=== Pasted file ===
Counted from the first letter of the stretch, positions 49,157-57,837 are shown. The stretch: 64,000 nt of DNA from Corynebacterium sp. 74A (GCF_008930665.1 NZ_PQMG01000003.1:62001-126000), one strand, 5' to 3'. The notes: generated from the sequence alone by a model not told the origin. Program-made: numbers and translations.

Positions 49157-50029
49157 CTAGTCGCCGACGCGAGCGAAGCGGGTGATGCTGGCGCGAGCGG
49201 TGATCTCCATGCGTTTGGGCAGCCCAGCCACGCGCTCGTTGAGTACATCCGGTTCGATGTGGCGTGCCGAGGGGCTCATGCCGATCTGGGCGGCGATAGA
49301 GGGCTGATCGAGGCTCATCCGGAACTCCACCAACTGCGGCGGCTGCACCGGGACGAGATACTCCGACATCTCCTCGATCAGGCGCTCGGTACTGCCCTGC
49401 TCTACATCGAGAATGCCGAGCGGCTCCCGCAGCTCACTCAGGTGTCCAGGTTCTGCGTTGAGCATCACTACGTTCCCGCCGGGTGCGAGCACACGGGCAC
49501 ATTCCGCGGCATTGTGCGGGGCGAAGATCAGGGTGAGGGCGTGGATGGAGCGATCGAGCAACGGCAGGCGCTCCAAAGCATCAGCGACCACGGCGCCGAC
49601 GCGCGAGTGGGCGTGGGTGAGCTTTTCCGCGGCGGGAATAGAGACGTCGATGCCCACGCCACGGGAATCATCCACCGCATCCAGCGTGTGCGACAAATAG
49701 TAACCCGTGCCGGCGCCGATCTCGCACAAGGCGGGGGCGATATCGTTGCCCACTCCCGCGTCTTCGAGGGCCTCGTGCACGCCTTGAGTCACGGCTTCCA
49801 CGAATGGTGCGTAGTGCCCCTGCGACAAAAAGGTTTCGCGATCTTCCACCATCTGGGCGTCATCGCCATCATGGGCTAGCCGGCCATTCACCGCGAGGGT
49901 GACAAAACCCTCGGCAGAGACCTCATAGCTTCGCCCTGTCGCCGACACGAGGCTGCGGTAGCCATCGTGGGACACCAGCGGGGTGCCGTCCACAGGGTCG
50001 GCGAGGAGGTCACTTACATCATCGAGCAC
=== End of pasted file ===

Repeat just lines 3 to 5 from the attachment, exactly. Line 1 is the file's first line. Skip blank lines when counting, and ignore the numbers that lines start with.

49157 CTAGTCGCCGACGCGAGCGAAGCGGGTGATGCTGGCGCGAGCGG
49201 TGATCTCCATGCGTTTGGGCAGCCCAGCCACGCGCTCGTTGAGTACATCCGGTTCGATGTGGCGTGCCGAGGGGCTCATGCCGATCTGGGCGGCGATAGA
49301 GGGCTGATCGAGGCTCATCCGGAACTCCACCAACTGCGGCGGCTGCACCGGGACGAGATACTCCGACATCTCCTCGATCAGGCGCTCGGTACTGCCCTGC